Virginia Jury Duty/ Court Appearance: What you need to know

Under Virginia law, an employer may not discharge or take any other adverse job action against an employee who is called to serve on jury duty. Employees cannot be required to use vacation or sick leave time during their absence. An employer that violates these provisions is guilty of a misdemeanor (VA Code Sec. 18.2-465.1).
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In addition, an employer may not require an employee who spends 4 or more hours in 1 day (including travel time) on jury duty to report to work on or after 5:00 p.m. on the day of the appearance or before 3:00 a.m. on the following day.
Notice. Employees are expected to give employers reasonable notice of a summons.
Business/occupational exemptions. Virginia law exempts most state officials, judges and magistrates, practicing attorneys, and members of police forces and jail officers from serving on juries. There are also other exemptions, including for those performing essential services to a business, commercial, or agricultural enterprise. Requests must be in writing and received 5 days of receipt of the summons ( VA Code Sec. 801-341.1). Contact the county of residence of the prospective juror for more information.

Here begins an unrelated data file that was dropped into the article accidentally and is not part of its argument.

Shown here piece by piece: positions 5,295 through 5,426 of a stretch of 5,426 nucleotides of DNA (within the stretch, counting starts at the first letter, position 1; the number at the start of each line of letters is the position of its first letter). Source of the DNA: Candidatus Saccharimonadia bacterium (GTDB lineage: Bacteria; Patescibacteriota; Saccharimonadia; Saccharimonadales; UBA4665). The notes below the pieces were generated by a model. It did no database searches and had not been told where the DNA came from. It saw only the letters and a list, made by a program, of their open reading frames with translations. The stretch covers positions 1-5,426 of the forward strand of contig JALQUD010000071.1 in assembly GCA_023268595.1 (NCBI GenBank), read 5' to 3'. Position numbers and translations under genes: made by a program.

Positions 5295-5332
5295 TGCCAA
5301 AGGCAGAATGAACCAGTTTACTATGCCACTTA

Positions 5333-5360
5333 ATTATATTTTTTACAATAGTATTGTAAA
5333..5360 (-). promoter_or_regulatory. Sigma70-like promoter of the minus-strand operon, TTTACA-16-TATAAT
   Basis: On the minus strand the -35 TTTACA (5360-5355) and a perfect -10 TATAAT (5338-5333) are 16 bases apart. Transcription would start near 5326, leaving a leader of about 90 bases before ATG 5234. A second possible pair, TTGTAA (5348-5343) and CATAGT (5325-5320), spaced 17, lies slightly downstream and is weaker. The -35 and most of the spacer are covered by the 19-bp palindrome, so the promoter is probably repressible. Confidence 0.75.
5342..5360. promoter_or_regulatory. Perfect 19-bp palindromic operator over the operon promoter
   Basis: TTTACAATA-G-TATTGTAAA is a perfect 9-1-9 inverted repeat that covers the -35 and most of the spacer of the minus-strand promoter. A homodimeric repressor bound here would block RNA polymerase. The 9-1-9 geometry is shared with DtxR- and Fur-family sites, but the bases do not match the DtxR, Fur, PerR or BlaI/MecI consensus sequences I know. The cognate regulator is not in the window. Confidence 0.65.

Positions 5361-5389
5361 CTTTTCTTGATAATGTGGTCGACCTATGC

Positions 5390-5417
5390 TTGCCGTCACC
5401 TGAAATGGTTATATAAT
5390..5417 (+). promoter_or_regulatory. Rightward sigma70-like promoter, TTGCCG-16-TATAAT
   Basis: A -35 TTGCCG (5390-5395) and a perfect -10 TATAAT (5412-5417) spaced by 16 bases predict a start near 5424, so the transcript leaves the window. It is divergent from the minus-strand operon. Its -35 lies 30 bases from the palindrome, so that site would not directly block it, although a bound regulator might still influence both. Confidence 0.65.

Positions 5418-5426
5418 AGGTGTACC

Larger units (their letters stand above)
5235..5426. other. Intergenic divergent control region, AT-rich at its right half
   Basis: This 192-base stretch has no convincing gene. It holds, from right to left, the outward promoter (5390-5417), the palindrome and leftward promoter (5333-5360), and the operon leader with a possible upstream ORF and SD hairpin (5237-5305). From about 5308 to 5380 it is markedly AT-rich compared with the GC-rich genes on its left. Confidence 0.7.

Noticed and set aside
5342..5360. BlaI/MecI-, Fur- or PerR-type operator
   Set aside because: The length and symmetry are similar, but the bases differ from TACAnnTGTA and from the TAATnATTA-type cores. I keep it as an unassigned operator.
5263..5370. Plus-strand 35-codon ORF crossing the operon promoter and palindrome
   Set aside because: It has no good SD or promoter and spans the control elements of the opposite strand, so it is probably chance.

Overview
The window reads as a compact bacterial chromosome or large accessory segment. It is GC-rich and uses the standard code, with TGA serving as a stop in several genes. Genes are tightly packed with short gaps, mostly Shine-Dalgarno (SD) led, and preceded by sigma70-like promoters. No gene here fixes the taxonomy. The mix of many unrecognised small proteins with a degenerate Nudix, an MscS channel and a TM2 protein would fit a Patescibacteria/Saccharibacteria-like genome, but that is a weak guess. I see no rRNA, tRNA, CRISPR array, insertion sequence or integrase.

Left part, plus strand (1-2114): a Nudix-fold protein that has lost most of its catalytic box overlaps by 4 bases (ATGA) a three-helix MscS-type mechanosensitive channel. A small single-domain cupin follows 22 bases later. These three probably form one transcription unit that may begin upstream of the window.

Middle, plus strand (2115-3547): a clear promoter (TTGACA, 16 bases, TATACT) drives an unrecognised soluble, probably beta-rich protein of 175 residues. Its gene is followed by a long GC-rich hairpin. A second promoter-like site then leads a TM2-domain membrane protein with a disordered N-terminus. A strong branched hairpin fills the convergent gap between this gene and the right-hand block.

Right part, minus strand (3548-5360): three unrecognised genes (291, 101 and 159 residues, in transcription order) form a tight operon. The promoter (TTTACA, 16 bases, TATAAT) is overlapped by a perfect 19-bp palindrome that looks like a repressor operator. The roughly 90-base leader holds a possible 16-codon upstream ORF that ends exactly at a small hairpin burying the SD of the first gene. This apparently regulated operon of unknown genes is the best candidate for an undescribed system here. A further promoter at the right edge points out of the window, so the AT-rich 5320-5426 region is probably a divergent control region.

Any person who is summoned or subpoenaed to appear in a court of law as a crime victim or witness has the same protection as a person summoned to jury duty. He or she may not be discharged or have any other employment action taken against him or her or be forced to take vacation or sick leave for the appearance. Defendants in criminal proceedings are exempt (VA Code Sec. §19.2-11.01).
Crime victims. An employer must grant time off to any employee who is a victim of a crime to be present at any criminal proceedings related to the crime. An employee who takes ...

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